In my experience, when people speak about ‘Canadian values’ or ‘Canadian identity” they are usually applying their own personal/political bias to an issue. And, they’re often about to say something shitty. There are many types of Canadians and the’ll never all agree on much of anything.

    You mention the fact that, when polled, about 60 percent of Canadians opposed the plan to resettle refugees by a given date. The only reasonable objections to the plan (my opinion) are the arbitrary timeline and perhaps the economic argument (new immigrants tend to under-perform economically, though their children prosper). All other objections are rooted in racism, xenophobia or ignorance.

    That’s actually fine. To say that you’re opposed to the plan because Muslims freak you out is at least honest (as someone who is disturbed by all overly religious people, I get it).

    Back to the sixty percent thing. I’m pretty sure if you look at public approval of waves of immigration over the past, say, 150 yrs., you’ll find that most Canadians were opposed. Be it the Irish, Italians or Ukrainians in the late nineteenth/early twentieth century or the Vietnamese boat people or the Lebanese in the late seventies/eighties. In all of these cases, the popular opposition was ultimately unfounded.

    This is why rule by plebiscite doesn’t work. If you leave all decisions up to the majority, you’ll probably end up making terrible decisions, because the majority, collectively, are dumb, or self interested etc. Let the majority decide how we’re taxed and watch how quickly the country falls apart. If you polled the southern U.S. a few hundred years ago, you would likely find well more than 60 percent in support of slavery. Fortunately, intelligent people made unpopular decisions then.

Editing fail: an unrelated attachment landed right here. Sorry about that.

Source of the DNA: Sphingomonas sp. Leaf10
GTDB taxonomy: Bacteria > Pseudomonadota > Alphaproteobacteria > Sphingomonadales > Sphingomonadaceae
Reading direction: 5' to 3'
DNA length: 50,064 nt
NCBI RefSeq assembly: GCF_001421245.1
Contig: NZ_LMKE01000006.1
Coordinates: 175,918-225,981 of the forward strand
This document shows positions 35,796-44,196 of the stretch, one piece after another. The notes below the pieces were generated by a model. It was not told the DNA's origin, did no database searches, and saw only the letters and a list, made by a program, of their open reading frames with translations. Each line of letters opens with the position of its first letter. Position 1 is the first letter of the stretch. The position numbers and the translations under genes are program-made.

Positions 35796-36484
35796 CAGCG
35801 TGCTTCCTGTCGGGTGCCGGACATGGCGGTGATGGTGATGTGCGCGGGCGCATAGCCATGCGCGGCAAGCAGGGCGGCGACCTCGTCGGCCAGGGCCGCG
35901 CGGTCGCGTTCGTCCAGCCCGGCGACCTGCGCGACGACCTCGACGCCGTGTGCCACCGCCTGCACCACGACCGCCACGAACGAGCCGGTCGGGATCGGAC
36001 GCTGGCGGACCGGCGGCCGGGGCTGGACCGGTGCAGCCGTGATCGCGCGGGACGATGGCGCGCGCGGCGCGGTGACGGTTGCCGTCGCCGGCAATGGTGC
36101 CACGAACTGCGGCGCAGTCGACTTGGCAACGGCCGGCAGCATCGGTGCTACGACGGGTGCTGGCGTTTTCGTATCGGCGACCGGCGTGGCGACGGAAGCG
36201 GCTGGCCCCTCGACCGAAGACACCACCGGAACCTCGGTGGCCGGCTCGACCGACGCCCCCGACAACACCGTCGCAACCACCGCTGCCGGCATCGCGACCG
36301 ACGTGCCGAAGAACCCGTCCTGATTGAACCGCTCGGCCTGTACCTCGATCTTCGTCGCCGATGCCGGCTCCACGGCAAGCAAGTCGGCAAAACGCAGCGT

This is why a majority or plurality of Canadians elect a government to deal with complex and nuanced issues. We just aren’t quallified to take part in the decision making. The best we can do is try and vote for competent and intelligent people and hope that they make competent and intelligent decisions.

    As far as your last three paragraphs go, it seems to me to be more about cherry picking facts, applying pretty broad generalizations and masking prejudice than saying anything of value. “I want a united, free Canada and a transparent government, as long as it agrees with me”.

    I’m sure the media would love to have the mind altering powers that you’ve attributed to them, but the fact that the majority of Canadians disagree with the PC/multicultural angle as applied to Syrians suggests that they don’t, at least regarding this issue.

    TL/DR Discussions of Canadian identity are almost always bullshit attempts to promote one’s own particular point of view.